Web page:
Image Credit: Tanya Consaul Photography, Shutterstock

Can Dogs Read Body Language and Emotions?

Generally, yes, dogs can read body language and nonverbal communication. Research indicates that dogs can pick up on minutiae of body language to anticipate our behaviors, whether that’s a subtle threat to their safety or knowing that you’re about to take them for a walk.

In research labs, dogs performed better than chimps, small children, and their wild counterparts—wolves—in interpreting human body language. Like humans, dogs have a specialized brain region in the temporal lobe dedicated to reading body postures.4 And perhaps not surprisingly, dogs’ brain activation extends beyond visual processing to the parts of the brain that process smells. This is because dogs primarily interpret their world through scent, not sight.

It’s a holistic perception, but dogs place higher value on body language and scent than they do on facial expressions, which are humans’ primary source of information.

Are Dogs a Reliable Judge of Character?

The idea of someone’s “character” is fluid and defined by human culture, religion, and time. It’s impossible for us to clearly define “character” in black-and-white terms for humans, let alone among dogs.

However, dogs may be sensing something. Whether that’s good or bad is up to interpretation, and it can vary by dog breed, age, personal history, socialization, and more. For example, some breeds love everyone, like Beagles, while others are more naturally protective and aloof, like German Shepherds or Akitas.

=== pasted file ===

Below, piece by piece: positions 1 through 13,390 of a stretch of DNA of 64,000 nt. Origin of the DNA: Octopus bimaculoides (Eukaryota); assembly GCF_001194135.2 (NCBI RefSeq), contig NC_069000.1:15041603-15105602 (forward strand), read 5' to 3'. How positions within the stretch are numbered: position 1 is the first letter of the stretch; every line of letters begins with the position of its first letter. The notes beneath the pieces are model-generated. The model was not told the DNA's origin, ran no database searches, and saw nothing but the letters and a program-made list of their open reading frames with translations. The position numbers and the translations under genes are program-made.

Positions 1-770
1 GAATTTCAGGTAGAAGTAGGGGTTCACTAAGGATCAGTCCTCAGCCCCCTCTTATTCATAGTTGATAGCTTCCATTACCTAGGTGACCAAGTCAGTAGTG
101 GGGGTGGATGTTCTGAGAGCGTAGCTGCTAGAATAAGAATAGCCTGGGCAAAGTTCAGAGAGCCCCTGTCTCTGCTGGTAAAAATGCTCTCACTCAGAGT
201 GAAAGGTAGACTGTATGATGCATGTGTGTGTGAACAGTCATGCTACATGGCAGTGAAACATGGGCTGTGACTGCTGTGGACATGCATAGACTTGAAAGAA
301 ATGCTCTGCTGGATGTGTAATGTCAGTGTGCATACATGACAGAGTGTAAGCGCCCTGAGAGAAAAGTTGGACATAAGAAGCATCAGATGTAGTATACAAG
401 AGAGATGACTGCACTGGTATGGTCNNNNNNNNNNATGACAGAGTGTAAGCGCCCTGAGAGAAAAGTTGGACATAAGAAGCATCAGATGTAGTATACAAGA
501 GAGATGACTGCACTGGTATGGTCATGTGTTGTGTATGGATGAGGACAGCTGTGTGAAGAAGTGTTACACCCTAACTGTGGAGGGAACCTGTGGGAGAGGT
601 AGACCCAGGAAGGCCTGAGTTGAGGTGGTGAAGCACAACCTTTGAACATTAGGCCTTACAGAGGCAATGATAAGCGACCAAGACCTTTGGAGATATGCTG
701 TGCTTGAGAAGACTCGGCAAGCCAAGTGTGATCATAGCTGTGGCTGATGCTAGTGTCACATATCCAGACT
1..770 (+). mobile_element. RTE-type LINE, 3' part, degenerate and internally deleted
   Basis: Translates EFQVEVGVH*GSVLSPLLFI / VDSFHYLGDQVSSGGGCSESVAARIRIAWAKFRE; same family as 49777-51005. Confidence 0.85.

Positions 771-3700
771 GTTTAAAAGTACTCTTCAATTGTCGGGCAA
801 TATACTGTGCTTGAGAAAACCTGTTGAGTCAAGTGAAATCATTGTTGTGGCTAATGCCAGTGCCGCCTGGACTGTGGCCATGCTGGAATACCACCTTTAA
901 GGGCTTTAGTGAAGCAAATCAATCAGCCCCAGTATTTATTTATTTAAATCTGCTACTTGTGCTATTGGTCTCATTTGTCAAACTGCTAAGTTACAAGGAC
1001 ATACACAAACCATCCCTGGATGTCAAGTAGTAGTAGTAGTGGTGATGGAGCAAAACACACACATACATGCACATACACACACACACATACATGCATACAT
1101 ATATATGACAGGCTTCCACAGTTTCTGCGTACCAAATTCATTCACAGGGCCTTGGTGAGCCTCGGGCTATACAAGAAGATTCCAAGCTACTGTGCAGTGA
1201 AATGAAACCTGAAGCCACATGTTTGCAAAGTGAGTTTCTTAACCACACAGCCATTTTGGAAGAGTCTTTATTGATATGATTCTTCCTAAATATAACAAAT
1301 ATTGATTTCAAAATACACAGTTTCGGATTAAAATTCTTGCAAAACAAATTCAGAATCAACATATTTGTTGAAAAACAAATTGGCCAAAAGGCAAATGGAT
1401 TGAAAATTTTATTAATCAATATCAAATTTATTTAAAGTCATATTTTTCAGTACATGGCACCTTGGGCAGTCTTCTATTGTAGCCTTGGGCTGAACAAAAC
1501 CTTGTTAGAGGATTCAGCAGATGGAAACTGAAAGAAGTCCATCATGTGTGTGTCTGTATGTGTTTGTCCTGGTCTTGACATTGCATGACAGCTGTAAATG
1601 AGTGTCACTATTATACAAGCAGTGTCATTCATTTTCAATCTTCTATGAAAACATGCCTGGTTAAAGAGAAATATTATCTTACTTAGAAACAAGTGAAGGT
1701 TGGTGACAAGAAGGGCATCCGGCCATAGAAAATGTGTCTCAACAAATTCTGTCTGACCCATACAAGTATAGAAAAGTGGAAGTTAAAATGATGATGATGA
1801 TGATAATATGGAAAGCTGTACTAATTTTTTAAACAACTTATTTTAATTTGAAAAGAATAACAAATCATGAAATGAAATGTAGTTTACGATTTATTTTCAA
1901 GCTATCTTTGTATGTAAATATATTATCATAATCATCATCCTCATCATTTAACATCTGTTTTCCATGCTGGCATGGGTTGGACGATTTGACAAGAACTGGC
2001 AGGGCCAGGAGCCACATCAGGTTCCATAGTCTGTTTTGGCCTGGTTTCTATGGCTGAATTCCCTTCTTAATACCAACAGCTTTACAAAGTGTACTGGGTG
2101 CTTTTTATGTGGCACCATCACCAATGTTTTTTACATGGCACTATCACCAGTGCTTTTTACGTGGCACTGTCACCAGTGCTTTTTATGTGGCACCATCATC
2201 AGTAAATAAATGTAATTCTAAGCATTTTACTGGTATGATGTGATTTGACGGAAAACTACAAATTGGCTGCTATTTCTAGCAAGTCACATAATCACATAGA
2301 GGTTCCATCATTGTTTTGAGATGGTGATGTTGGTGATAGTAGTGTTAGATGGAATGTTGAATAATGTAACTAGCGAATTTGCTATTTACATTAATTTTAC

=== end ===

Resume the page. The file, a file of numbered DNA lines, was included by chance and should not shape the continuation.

Viewing situations from a dog’s perspective, people who behave in an unusual way or show behavior that could be perceived as threatening may get an aggressive or fearful response. That doesn’t necessarily mean that they’re a bad person, just that the dog (or owner) doesn’t feel comfortable.

For example, if you’re uncomfortable around someone, it’s likely that your dog will be, too. This doesn’t necessarily mean that the dog thinks the person is dangerous or untrustworthy, but that they see a change in your behavior.

People can be good judges of character, but it’s not infallible. The same is true of dogs. They may react to innocent people who have no ill intentions, such as people with movement disorders or people who are stressed or nervous for reasons that have nothing to do with the actual dog.

golden retriever puppy lying on dirt
Image Credit: Guillem Gaber, Shutterstock

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The Verdict

“Can dogs judge character?” is a nuanced question that doesn’t have a clear “yes” or “no” answer. Yes, dogs can interpret human body language and emotions, both of a stranger and their owners and use that information to make judgments about their safety and comfort level.

Their reaction to different people is informed by their own history and experiences, just like ours, and may not be a perfect gauge of someone’s intentions. However, dogs can sometimes pick up on the subtleties of body language better than we can, so it’s worth paying attention if your normally friendly and happy-go-lucky pup is suddenly unsure of a person. Maybe your dog is sensing your feelings of unease without you realizing it.

Featured Image Credit: Mary Swift, Shutterstock